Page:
A few years later, in 1656-1657, the plague reappeared, this time in Naples because it had been brought by the Spanish soldiers who had arrived from Sardinia. Once again it found the Ministers of the Sick ready to offer their lives to serve the sick. The disease felt no pity: ‘Death laid low ninety-six Religious who were priests’, of the hundred that had been alive before the plague. Many documents were lost and thus we only have the names of twenty-seven fathers, including Prospero Voltabio, Giovanni Battista Crescenzi, the Provincial Superior of Rome, Luigi Franco and Troiano Positani.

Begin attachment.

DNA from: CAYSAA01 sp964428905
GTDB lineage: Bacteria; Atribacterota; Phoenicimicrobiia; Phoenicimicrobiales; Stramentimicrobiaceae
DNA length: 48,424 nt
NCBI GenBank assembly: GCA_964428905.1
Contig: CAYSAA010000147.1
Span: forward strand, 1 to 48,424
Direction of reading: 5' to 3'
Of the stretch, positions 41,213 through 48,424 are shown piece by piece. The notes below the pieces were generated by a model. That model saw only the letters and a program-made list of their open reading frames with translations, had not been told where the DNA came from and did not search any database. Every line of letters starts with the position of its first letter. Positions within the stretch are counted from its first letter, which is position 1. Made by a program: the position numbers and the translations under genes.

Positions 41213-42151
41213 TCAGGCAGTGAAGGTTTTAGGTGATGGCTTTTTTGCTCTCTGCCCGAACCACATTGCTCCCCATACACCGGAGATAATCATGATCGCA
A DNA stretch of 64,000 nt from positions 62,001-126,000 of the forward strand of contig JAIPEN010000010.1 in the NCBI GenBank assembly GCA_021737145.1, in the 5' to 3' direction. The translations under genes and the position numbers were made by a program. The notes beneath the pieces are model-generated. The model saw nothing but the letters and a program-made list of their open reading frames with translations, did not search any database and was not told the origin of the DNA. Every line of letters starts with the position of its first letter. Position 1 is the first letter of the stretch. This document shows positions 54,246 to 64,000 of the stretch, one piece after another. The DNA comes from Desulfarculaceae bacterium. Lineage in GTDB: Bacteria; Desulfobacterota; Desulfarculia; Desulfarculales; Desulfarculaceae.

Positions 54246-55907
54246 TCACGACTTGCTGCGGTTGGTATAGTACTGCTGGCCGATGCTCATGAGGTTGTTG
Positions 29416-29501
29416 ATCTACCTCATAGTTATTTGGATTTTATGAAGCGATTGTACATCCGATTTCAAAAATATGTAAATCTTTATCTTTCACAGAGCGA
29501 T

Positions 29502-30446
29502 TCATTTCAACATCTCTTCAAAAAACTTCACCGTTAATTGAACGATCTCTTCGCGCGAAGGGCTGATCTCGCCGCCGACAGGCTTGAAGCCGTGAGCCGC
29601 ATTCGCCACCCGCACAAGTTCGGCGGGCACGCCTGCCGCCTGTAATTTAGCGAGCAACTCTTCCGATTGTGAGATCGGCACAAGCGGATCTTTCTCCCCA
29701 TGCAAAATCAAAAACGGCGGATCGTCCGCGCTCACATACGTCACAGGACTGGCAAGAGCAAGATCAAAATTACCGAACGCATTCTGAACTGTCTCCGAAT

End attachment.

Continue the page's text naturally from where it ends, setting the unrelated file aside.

Amongst the first victims was the Servant of God Br. Piero Suardi[13]. From an aristocratic Bergamo family, he had entered the Order in 1616 and since 1620 had worked at the Hospital of the Annunziata. Father Regi dedicated an entire chapter to him in his Memorie historiche…: ‘Our Brother Pietro Suardi, who saw such a great multitude of wretched people, since he burned with true and perfect charity, towards God and his neighbours; thus without any rest he intrepidly helped them so that with all due care those miserable sick people were served; where, with the closeness with which he treated them he came to contract the malady, as a result of which he had the good fate to be a forerunner for all the rest of our religious who were to imitate him in giving their lives for their neighbours’. [14] He died on 1 April 1656.